Making it more difficult to properly classify an independent contractor would only increase the risks of costly litigation. By now, readers should know that misclassifying California employees as contractors has dire consequences, including statutory penalties of $5,000 to $15,000 for each “willful” violation. Failing to properly classify workers can create liability for back wages, penalties, fines, and the assessment of back taxes. Additional exposure can also arise when misclassified workers, who would otherwise be entitled to employee benefits, have not received those benefits. California state agencies in search of employment-tax revenues have increased their enforcement efforts, including audits. In fact, the California Labor and Workforce Development Agency has agreed to jointly investigate independent contractor misclassification with the IRS, reflecting both agencies’ desire to increase enforcement.

California employers with operations in other states should also note that increased misclassification enforcement is not peculiar to the Golden State. In July 2015, the U.S. Department of Labor’s Wage and Hour Division issued its Administrator’s Interpretation, concluding that “most workers are employees under the FLSA” in part due to the “expansive definition of ‘employ’ under the FLSA”; we previously observed this position to be an “unapologetic effort to restrict the use of independent contractors.” Today, it still remains to be seen whether the Trump Administration will redirect federal enforcement priorities away from independent contractor issues. But even if the federal government backs off of these issues, there is no indication that state governments and the ubiquitous plaintiffs’ bar will stop aggressively challenging independent-contractor classifications.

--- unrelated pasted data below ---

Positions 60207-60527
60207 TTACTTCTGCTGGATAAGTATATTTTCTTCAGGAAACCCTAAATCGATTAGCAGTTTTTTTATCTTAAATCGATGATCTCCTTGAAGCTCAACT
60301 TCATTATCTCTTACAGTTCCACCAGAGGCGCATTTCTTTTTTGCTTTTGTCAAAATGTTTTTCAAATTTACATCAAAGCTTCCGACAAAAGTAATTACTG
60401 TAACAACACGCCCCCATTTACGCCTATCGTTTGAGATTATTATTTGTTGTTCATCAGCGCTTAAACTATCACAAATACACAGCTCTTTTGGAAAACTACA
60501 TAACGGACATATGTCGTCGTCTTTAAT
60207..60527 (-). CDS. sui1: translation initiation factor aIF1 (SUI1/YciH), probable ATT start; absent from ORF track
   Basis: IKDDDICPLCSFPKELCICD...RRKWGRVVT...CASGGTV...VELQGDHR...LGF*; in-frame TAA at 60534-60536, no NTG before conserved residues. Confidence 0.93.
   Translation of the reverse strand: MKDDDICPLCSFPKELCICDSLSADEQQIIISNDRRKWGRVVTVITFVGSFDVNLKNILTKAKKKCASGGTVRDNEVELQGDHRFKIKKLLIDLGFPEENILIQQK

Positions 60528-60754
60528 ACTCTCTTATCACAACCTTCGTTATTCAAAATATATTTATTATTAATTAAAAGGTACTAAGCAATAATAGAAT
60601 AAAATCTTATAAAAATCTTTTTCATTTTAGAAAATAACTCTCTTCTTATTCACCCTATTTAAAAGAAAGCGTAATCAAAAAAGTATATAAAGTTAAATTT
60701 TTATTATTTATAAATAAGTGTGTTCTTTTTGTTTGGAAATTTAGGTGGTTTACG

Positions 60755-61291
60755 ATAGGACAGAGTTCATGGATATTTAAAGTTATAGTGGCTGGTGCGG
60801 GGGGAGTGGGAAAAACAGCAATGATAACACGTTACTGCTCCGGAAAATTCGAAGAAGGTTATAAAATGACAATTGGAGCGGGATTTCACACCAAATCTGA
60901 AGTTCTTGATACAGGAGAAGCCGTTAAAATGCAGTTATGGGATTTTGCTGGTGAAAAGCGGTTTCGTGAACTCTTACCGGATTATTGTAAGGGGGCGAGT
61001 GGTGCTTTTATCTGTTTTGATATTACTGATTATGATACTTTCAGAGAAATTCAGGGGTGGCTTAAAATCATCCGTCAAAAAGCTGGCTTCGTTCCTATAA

Scrutinize Your Existing Relationships with Independent Contractors

As always, employers should remain vigilant for new legal developments and should consult their employment counsel to scrutinize existing relationships with independent contractors.

Edited by Michael G. Cross.

Seyfarth Synopsis: California employers may not require employees to submit to random drug testing, except under very limited circumstances.

California public policy, stated in our Constitution, strongly favors the right of privacy. But employers have their own legitimate interest in maintaining a safe, drug-free work environment. So what’s the blunt truth about random drug testing in California?

As we blogged on April 12, 2017, California voters gave an enthusiastic, yet relaxed green thumbs up to recreational use of marijuana with the passage of Prop 64, but Prop 64 recognizes an employer’s right “to enact and enforce workplace policies pertaining to marijuana.” This development sparks important questions about best practices and policies to implement regarding workplace drug use and random drug testing, including how employers can best reduce the risk of litigation, and whether anything has changed in the wake of legalized marijuana. The short answer is that these rules remain the same as they were.